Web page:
References of "Early Human Development"
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See detailOnce-a-day administration of amikacin in neonates: clinical evidence of the validity of a pharmacokinetic according to the gestational age
Battisti, Oreste ULg; Wallemacq P; Langhendries JP

in Early Human Development (1994), 38

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See detailCerebral hyperperfusion following episodes of bradycardia in the preterm infant
RAMAEKERS, Vincent ULg; Casaer, P.; Daniels, H.

in Early human development (1993), 34(3), 199-208

The alterations in cerebral hemodynamics during and following 39 episodes with bradycardia of different severity have been studied by analysis of Doppler flow velocity waveforms amongst 16 stable preterm ... [more ▼]

The alterations in cerebral hemodynamics during and following 39 episodes with bradycardia of different severity have been studied by analysis of Doppler flow velocity waveforms amongst 16 stable preterm infants (range of conceptional age at the time of study 33-39 weeks; weight 1730-2820 g). Each episode with bradycardia has been classified as mild on seven occasions (heart rate between 100-120 beats/min), moderate on 15 occasions (80-100), or severe on 17 occasions (heart rate below 80) Depending on the severity of the bradycardia, the time-averaged mean flow velocity (V) could decrease by 80% below the preexistent baseline value and the end-diastolic velocity (D) dropped towards the zero line, whereas peak systolic velocities did not change The magnitude of the percentage decrease of V correlated positively with the severity of bradycardia, indicating a progressive decline of cerebral blood flow (CBF). Following bradycardia, V could increase up to 75% above the preexistent baseline value. Simultaneously, an increase of mean arterial blood pressure and D could be documented. Peak systolic velocities remained unaltered. The magnitude of the percentage increase of V following bradycardia depended both on the severity of bradycardia as well as on the drop in transcutaneous oxygen during the preceding bradycardia. Interpretation of these findings suggested that the transient cerebral hyperperfusion following bradycardia compensates for the hypoxic-ischemic episode, sustained during the preceding epoch of apnea and bradycardia. [less ▲]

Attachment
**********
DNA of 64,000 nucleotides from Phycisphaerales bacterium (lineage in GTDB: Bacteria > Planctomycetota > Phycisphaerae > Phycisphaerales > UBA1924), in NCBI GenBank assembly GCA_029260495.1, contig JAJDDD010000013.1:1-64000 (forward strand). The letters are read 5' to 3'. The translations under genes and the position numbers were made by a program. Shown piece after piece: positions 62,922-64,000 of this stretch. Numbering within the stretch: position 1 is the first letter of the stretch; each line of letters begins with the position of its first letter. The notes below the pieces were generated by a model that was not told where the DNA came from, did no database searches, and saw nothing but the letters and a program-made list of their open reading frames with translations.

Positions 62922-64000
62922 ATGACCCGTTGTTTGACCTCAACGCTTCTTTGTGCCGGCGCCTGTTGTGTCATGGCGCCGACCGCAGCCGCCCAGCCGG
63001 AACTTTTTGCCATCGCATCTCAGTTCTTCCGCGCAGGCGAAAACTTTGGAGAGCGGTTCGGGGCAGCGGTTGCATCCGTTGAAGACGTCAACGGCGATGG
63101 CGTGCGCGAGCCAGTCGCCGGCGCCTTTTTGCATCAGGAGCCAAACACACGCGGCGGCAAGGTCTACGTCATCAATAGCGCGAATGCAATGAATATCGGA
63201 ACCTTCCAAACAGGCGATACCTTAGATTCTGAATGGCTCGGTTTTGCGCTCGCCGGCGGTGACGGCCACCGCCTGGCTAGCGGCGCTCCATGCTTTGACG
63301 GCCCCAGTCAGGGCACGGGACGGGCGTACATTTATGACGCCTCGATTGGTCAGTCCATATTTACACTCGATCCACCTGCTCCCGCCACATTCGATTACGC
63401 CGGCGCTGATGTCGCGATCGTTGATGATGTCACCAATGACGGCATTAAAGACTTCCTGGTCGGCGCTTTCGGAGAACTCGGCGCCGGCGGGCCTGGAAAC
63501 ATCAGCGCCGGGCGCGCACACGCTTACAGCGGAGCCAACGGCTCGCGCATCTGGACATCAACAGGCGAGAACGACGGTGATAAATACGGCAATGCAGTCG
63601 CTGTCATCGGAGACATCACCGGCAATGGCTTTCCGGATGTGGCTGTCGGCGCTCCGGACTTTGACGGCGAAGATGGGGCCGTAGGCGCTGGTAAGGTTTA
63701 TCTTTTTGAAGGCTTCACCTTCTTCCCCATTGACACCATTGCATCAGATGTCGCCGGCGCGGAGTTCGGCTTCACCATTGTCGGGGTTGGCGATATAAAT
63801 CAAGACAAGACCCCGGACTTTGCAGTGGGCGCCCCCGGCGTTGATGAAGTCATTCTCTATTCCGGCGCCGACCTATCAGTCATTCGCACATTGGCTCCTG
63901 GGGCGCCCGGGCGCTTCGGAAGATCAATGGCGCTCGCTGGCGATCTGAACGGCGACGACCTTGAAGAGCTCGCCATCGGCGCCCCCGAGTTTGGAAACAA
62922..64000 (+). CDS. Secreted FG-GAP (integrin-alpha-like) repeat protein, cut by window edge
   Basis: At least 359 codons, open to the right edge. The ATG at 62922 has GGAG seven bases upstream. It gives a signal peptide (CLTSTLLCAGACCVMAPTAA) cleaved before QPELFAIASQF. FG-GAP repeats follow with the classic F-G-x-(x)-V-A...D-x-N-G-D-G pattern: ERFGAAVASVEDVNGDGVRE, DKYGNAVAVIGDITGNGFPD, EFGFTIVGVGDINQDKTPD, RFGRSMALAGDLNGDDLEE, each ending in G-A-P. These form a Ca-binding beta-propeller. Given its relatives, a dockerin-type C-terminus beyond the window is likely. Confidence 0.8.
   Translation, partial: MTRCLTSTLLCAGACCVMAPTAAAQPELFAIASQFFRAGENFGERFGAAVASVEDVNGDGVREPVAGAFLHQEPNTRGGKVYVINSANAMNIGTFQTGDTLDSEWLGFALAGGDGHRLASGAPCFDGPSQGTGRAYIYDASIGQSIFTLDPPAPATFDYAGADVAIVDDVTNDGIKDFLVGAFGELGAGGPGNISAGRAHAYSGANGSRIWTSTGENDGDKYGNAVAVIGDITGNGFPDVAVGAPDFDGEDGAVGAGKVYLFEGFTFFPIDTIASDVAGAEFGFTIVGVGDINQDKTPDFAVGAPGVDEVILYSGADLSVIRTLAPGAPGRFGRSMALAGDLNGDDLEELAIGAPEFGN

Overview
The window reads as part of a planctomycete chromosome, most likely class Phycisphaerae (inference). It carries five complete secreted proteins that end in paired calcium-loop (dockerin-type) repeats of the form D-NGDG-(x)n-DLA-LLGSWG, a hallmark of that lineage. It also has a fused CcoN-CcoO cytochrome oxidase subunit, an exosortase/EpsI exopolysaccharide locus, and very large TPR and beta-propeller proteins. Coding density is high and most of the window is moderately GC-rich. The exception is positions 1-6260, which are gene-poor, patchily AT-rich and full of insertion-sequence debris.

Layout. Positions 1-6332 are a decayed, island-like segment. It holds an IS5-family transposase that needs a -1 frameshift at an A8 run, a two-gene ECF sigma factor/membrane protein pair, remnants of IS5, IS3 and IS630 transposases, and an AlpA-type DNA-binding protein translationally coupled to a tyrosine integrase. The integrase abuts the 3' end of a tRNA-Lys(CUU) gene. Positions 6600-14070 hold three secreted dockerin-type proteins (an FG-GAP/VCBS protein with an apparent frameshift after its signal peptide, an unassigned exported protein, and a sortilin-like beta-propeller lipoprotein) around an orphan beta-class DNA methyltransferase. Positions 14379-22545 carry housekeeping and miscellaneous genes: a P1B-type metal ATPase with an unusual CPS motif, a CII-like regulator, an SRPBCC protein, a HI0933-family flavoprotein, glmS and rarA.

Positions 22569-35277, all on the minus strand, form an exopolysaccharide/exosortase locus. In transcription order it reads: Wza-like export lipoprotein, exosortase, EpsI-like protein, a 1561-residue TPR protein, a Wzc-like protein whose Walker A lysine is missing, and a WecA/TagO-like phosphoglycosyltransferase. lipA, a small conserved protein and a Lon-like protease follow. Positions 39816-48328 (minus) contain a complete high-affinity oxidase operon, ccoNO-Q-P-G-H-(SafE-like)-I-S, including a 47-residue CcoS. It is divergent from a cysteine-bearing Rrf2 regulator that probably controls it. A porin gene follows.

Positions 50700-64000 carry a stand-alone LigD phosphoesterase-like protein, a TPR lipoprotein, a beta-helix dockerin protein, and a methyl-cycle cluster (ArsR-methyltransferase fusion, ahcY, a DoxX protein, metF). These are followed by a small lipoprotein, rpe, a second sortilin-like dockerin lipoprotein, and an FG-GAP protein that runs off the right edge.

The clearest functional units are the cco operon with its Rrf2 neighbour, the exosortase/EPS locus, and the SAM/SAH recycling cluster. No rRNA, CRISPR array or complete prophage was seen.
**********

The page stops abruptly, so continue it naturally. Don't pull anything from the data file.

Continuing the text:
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See detailThe influence of blood transfusion on brain blood flow autoregulation among stable preterm infants.
RAMAEKERS, Vincent ULg; Casaer, P.; Daniels, H. et al

in Early human development (1992), 30(3), 211-20

Prior to and 24 h following blood transfusion serial determinations of both cerebral artery flow velocity waveforms and mean arterial blood pressure have been used to reconstruct the autoregulatory curve ... [more ▼]

Prior to and 24 h following blood transfusion serial determinations of both cerebral artery flow velocity waveforms and mean arterial blood pressure have been used to reconstruct the autoregulatory curve and its upper blood pressure limit among five stable preterm infants. Prior to transfusion the autoregulatory range of cerebral blood flow (CBF) was narrow due to a relatively low-set upper blood pressure limit. At 24 h after transfusion each individual has been re-examined. Following correction of anemia both a significant reduction of CBF velocities as well as a concomitant rise of the Pulsatility Index (PI) occurred over the entire range of blood pressures indicating a reduction of CBF after transfusion. In addition a right-sided shift of the upper limit towards higher mean blood pressures occurred after transfusion and resulted in an extension of the autoregulatory plateau of CBF. These favourable effects of blood transfusion ameliorating autoregulation of brain blood flow particularly at higher blood pressures might well bear important therapeutic perspectives in our effort to prevent intracranial haemorrhage among sick preterm infants. [less ▲]